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Transgender Father On Coming Out to His Daughter and Her Unbending Acceptance Gabe Pelz ~ Atlanta, Georgia
Week 1 of The New Legislative Session: The Good, The Bad & What’s Next January 18, 2019

State legislators reconvened for the start of a new session and things are off to a good start. Representative Sandra Scott took the first step toward getting LGBT Georgians comprehensive civil rights protections under the law by pre-filing HB 19. The aim of the bill is to ensure equal protection from discrimination for everyone, including LGBT people, when they seek housing, employment, and service in public places.

But the threat from religious exemption bills isn’t gone yet. 

The Peach State has seen inclusive civil rights legislation before; in 2017 the Senate presented the first civil rights bill that specifically included LGBT protections. Despite widespread public support from across the state, this groundbreaking initiative was not passed. We are excited to see a new bid for equality so early in this session.

Remain vigilant, though, because our adoption and foster care system could be on the line again. Advocates for religious exemptions want to exclude LGBT youth and families, but continue to accept public funding for adoptions. Currently, adoption agencies in Georgia who receive federal funding are prohibited from doing this, though that hasn’t prevented state legislators from attempting to pass discriminatory bills. In 2018 and 2017, anti-LGBT senators made a push for such legislation, but our representatives wisely ignored the measure and it did not pass.

Now this year South Carolina has taken a different path towards this inequitable practice. Governor Henry McMaster wrote to Secretary of Health and Human Services Alex Azar asking for an exemption for adoption groups who claim serving LGBT people violates their religious beliefs. Other states, including our own, are watching and waiting for the response. In fact, there has already been talk from  Senator Butch Miller about making another attempt at exclusion in Georgia.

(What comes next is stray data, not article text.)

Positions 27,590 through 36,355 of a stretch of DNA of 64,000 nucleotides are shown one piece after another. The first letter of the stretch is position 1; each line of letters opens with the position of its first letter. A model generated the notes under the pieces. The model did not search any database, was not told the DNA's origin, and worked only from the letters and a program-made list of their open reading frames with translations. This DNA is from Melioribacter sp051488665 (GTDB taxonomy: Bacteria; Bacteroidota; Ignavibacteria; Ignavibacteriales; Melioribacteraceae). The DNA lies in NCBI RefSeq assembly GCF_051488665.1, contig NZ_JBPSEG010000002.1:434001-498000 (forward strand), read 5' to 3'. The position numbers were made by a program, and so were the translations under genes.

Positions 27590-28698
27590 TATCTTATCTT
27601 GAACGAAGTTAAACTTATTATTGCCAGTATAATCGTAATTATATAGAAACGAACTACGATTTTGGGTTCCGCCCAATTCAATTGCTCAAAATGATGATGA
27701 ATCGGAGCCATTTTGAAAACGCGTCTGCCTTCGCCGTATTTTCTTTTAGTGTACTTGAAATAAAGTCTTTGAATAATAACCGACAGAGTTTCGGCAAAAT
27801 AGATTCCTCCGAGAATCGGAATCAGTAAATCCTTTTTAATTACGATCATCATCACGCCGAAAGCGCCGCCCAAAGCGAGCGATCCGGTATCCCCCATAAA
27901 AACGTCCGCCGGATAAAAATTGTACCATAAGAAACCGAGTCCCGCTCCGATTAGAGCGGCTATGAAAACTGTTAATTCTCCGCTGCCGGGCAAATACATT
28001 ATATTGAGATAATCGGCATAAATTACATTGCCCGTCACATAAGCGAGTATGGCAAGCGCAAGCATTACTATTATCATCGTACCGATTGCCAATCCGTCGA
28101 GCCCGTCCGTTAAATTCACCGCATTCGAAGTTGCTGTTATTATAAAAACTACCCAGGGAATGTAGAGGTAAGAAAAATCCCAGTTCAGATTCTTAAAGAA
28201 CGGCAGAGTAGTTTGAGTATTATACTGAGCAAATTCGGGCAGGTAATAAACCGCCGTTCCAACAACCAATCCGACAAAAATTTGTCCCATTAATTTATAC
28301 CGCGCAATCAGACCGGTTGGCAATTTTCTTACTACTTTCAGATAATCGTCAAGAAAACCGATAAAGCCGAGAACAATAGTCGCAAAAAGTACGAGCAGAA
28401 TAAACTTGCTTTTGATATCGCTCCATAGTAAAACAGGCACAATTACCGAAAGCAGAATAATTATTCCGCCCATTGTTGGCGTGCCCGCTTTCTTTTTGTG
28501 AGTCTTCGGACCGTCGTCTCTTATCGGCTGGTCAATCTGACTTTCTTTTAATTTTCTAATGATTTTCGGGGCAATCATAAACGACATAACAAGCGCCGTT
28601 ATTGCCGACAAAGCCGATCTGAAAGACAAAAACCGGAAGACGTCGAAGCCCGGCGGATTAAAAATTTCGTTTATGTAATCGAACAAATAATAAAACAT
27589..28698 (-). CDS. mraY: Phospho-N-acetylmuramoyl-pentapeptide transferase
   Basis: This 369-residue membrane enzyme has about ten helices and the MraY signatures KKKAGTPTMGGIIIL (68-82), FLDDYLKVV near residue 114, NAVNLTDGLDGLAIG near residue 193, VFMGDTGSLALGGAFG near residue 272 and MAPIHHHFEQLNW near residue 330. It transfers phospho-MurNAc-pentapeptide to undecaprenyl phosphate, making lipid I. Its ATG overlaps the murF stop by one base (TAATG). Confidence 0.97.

We cannot stress enough that everyone has the right to live their life as they see fit, including living by their own religious beliefs. But taxpayer-funded organizations should not be allowed to refuse service to members of the public because of who they are or who they love. You can’t keep potential adoptive parents who could provide a child with a better life from adopting simply because they are LGBT, nor can you discriminate against an LGBT child seeking a family. That’s simply wrong. 

What’s next for Georgia? Our love for football unites many of us and Atlanta will be the proud host of the Super Bowl in February. Georgia’s economy will surely flourish from the increase in tourism dollars, as it already does from having so many tv shows and movies filmed here. 

That comes to a halt if we become a state who doesn’t value all our residents. Other states that have taken steps to exclude the LGBT community, like North Carolina and Indiana, were hit hard by the economic backlash from the boycotts that followed. Major events were held elsewhere, tourism dropped, and businesses decided to open in states that chose inclusion.

Georgia has too much going for it to let that happen. We will watch and work to make sure that our state is open for business and open to all.

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Lawmakers have left Atlanta, but you can still take action on #LGBTQ-inclusive #civilrights. Check out our new-and-improved #PeachStateWereLate action center for more info: peachstatewerelate.com #GApol

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